Now, here's a two-course theatrical meal that could keep you up all night: a nicely roasted old chestnut, followed by a highly spiced piece of gristle that rewards a thorough chewing-over.
Live Theatre Workshop opened two absolutely unrelated comedies last weekend. The mainstage presentation is Joseph Kesselring's classic, Arsenic and Old Lace, wherein two charming, gently murderous old ladies find their hobby endangered by one nephew who's basically good, and another who is very, very bad. The late show is John Patrick Shanley's extended political metaphor Dirty Story, wherein two not-so-charming, not-so-gently murderous characters--call them Israel and Palestine--undertake a sadomasochistic apartment-sharing scheme.
You'd think one play or the other would be unendurable, Arsenic and Old Lace old-fashioned and stale, Dirty Story annoyingly self-righteous. Not so. Each is quite fulfilling in its own distinct way, and Live Theatre Workshop trots them both out with hardly a misstep.
In Arsenic and Old Lace, elderly sisters Abby and Martha Brewster are engaged in a number of charitable works, none more important or more satisfying to them than putting lonely old men out of their misery. They lure the guys to their home, supposedly offering a room to rent. One glass of poisoned elderberry wine later, the gentleman callers are installed in the basement with a proper ceremony, their graves prepared by nephew Teddy, who believes himself to be Theodore Roosevelt digging the Panama Canal.
Alas, the ladies' earnest nephew Mortimer discovers this odd pastime and agonizes over how to put a stop to it without getting his aunts incarcerated. Enter another nephew, the long-lost and malevolent Jonathan, and a sidekick introduced as "Dr. Einstein," who have their own use for those holes in the basement floor.
Aside from the characters' travails, just about everything goes right in this production, fluidly and wittily directed by Sabian Trout. Peg Peterson and Roberta Streicher are endearingly loopy as the aunts, as artlessly delighted with their "charity" work as if they were canning preserves. Despite a couple of well-covered memory lapses on opening night, they presented strong, consistent characterizations.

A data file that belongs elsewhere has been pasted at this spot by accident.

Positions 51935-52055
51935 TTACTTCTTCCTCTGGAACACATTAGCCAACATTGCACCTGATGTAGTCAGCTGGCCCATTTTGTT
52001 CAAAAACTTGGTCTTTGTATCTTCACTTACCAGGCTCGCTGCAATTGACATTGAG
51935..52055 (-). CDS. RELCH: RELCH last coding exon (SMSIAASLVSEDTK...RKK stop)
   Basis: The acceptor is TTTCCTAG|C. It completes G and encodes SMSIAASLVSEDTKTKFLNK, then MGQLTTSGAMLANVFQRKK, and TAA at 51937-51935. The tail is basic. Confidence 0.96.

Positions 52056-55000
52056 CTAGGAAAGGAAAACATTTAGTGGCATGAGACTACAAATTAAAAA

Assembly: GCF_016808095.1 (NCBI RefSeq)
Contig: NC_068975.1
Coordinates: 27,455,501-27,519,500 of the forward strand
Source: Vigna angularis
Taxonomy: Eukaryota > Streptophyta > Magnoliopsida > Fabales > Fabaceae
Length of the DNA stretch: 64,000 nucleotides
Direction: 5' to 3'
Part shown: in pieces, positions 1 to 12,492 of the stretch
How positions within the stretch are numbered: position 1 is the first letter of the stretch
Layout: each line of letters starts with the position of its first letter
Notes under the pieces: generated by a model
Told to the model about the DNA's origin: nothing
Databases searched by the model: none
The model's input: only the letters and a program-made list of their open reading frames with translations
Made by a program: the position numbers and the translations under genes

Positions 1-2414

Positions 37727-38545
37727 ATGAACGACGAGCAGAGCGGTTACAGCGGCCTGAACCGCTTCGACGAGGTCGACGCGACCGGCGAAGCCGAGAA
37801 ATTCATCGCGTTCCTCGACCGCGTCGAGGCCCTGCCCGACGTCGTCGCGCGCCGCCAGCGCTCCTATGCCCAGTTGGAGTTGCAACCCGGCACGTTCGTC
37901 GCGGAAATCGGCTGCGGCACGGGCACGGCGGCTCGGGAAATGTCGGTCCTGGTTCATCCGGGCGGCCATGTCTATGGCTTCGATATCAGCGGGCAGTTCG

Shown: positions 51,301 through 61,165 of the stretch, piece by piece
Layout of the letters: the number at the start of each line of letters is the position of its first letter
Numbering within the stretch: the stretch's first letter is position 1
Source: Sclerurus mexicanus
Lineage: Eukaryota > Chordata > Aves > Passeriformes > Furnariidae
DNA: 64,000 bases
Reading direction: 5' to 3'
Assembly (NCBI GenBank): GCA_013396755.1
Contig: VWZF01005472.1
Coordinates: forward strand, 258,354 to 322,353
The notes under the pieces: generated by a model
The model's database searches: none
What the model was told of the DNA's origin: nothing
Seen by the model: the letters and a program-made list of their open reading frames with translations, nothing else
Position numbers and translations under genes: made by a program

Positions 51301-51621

Stephen Frankenfield as Mortimer played the comedy broadly, and proved to be a master of delayed reaction. Richard Ivey made a welcome return to LTW after something like a five-year absence as the shady Jonathan, his dark, oily smooth baritone delivery a threat in itself. Larry Fuller's Dr. Einstein was full of gemütlich Old World charm, not a bad fellow to be tagging along with such a villain. Molly Holleran's lively but not overdrawn portrayal of Mortimer's fiancée was another asset of this very entertaining production.
After about a 30- to 45-minute break on Friday and Saturday nights, quite a different comedy takes over the storefront theater's little stage. Shanley's Dirty Story, written in 2003, turns Israeli-Palestinian relations into a black absurdist comedy, set largely in a Manhattan apartment. The Israel figure, here called Wanda, is an earnest young novelist with a history of roommate problems who dreams of having a home of her own. She presents her unpublished manuscript, some sort of utopian novel intended to represent Zionism, to an experienced but dour writer named Brutus, the Palestine figure. He's arrogant, condescending and hostile, and has no interest in fiction; his focus has shifted to unpleasant realities.
After a truly disturbing scene in which Brutus has Wanda dress up like the title character in The Perils of Pauline, ties her to a ladder and lunges at her with a chainsaw--trust me, it makes sense in context--the two wind up sharing Brutus' apartment, which coincidentally had been occupied by Wanda's grandfather many years before. Of course, things go very, very badly, and Wanda enlists the aid of the reluctant Frank, a bombastic Texan reminiscent of the Uncle Sam character in Robert Coover's The Public Burning, and his ineffectual English sidekick, Watson.
Shanley's script, unlike so many political plays, minimizes the polemics by not really taking sides. Every character has at least a halfway understandable motivation, and each has at least a dim understanding of his or her own limitations. (Brutus, for example, realizes that he can't "capitalize on today; I can't grasp the new.")
This is the sort of play you should see twice, so you can catch some of the early metaphors that slipped by you the first night. It would surely be a pleasure to see this cast in action multiple times. Jonathan Northover, who co-directed the production with the savvy Carolyn Marbry, doesn't make the mistake of begging us to like Brutus, yet he doesn't play him as a monster, either. Nell Summers as Wanda is appealing and optimistic in her first scene, and nicely vindictive later. Roger Owen plays up Frank's strutting bombast and self-confidence without turning him into Yosemite Sam, and the single-named Chax takes a gentle, slightly world-weary approach to the role of Watson.
Don't expect Shanley to provide any tidy resolution. For any chance of that, you have the option of making a donation in the theater to the International Peace Academy.